For ten years I’ve lived in an apartment in New York City with a balcony that sits below a roof deck. The roof deck has a trellis of wisteria that blooms every May. I can only see it if I step to the edge of my balcony and peer up, but the fragrance is one of my favorite things. As the season wears on, the petals drop, so many of them that they make drifts like snow around my flower pots. I have to sweep before a rain comes because otherwise they stick. Every year I’ve thought of taking the elevator up a flight and knocking on my neighbor’s door and telling him or her (I don’t even know!) how much I love this wisteria. I’ve imagined seeing the trellis in full, in all its glory, from a different perspective. But I never have. And now this year I can’t.
For a time in Munich, I lived in a university complex for academics and their families. Again we had a little balcony and because the shared washer and drier didn’t work very well, I often used the railing to dry some of our laundry. One day I looked down and saw that a pair of my five-year-old son’s Superman underwear had dropped onto the patio of the ground floor apartment, two floors below us. I was the only resident that year who spoke only English (a huge embarrassment), and I dreaded the idea of going down to retrieve the underwear and trying to make myself understood in terrible German. I hesitated for a day or two and then the little mound of red and blue cotton was gone—and with it, an opportunity for connection, no matter how awkward.
At my favorite cafe on Hudson Street there is an old pair of friends who are regulars. I suppose I am a regular in that I come to this cafe at least once or twice a week to have breakfast and write, but these two women are there every day. I always see them if I pass the place while doing other errands, and I don’t believe I have ever been there when they weren’t. One is tall, the other is short. They must be in their late seventies. We’ve shared smiles, but I’ve never said a proper hello. I put a version of them in my second novel, Rules for Visiting, and I always imagined I would tell them one day. Maybe give them copies of the book. Now this year I can’t and because of their age, I’m worried about them. Will they survive? Will the café? I don’t even know their real names.
Why have I been so ridiculous about my neighbors? Why didn’t I try harder to meet these people? Now I see videos of musicians playing for their neighbors in a building’s airshaft, or a pair of children performing a duet for their neighborhood on a front porch, or that community that is putting teddy bears in the windows for little kids to spot when they are out on a safe and socially-distanced walk, and all this neighborliness looks heavenly.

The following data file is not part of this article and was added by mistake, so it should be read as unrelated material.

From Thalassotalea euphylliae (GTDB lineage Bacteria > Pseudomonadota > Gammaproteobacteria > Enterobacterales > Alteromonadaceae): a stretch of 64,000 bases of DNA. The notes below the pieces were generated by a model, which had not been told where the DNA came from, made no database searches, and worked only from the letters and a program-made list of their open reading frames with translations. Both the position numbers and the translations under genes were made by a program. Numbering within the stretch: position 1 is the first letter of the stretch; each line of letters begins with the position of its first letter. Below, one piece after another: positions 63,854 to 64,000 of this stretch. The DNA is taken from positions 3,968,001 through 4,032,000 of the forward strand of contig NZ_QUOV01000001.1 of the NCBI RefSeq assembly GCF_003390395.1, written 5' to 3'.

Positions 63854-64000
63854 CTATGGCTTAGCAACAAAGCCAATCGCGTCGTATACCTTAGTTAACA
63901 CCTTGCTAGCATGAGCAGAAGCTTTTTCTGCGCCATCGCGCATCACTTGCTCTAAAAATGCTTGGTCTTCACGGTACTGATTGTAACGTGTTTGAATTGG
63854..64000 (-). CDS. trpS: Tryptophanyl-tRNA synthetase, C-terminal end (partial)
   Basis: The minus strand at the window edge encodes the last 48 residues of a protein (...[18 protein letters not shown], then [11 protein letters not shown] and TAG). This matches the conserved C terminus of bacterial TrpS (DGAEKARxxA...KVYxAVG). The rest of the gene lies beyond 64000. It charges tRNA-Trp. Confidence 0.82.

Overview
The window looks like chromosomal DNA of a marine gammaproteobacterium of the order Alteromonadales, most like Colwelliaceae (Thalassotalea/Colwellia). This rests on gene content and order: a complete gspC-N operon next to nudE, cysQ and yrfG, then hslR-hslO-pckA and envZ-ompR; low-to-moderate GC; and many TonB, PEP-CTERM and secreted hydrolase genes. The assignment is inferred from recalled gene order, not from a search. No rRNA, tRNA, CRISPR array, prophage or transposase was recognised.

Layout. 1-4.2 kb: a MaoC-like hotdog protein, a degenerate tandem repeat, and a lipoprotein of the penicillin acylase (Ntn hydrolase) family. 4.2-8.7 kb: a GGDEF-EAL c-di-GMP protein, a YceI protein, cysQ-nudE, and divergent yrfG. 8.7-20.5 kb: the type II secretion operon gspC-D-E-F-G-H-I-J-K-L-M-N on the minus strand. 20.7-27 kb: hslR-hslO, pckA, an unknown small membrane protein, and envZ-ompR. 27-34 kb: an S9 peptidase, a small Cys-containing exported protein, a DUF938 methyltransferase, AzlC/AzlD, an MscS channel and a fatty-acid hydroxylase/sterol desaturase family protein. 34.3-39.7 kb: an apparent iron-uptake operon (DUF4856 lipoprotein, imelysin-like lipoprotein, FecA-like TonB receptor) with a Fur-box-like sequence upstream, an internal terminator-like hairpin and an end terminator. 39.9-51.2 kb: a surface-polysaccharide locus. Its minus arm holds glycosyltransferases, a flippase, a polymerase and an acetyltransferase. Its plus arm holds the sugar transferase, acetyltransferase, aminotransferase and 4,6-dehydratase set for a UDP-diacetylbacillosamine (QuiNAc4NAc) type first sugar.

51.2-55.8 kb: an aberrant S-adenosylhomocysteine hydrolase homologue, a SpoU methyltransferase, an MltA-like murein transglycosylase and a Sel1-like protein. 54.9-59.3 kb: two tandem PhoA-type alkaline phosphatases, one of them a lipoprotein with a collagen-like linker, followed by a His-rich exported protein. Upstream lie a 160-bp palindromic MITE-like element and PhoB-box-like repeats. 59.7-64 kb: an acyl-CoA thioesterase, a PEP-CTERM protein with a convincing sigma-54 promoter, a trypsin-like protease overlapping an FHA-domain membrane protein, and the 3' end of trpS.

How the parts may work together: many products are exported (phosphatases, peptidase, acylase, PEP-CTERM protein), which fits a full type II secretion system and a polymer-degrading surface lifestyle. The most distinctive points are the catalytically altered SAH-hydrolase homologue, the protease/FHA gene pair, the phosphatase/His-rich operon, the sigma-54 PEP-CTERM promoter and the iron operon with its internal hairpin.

I want more. I want another chance.
I know that for every one of these heartwarming stories, there’s someone tweeting about the ‘joy’ of discovering, in the middle of a lockdown, that her neighbor is an aspiring drummer. And I share the city dweller’s deep belief that when so much space is shared, you must carve out a zone of solitude around your home to maintain sanity. This is how I explain the behavior of one of my neighbors. A few years ago, he and his sons, who had knocked with a school fundraiser, spent ten minutes walking through our apartment. He said he was curious about the floor plan, so we invited him in. He has not made eye contact with us since.
Part of the problem is the repetition, the ongoingness, of being longtime neighbors. What obligations do you have to someone you merely live near? And should that change once you’ve been invited into their space, no matter how briefly? This is something we may all wonder now that we are Zooming and FaceTiming into each other’s homes.
But my grumpy neighbor is the extreme. During Hurricane Sandy, others in my building gathered in the interior hallways during the early hours of the storm. We made a potluck of it, drank wine, let the children play far from any windows. For months afterward, we greeted each other warmly whenever we saw each other. As time wore on, those greetings got shorter and shorter. Nevertheless, we smile, note how the children have grown, catch up on bits and pieces. Eventually these snippets make up a childhood, a generation, a life. I imagine the same thing will happen with all the buildings, streets, and neighborhoods pulling together in this time. Connections are being forged, even as we keep our distance. Let’s hold onto them in the after.
To all my past neighbors, I’m sorry. To my current ones, I can’t wait to share the elevator with you again. Let’s not take out our phones before the door closes. I want to know all your dogs’ names. Let’s linger by the mailboxes (if we still have US mail) and greet each other warmly. And next May, if this pandemic is over, I’m going upstairs to knock on the wisteria gardener’s door.
Jessica Francis Kane is the author of Rules for Visiting. The paperback is published on 18 June by Granta Books and available for pre-order (UK) and out now from Penguin (US).
Cover Image © T. Kiya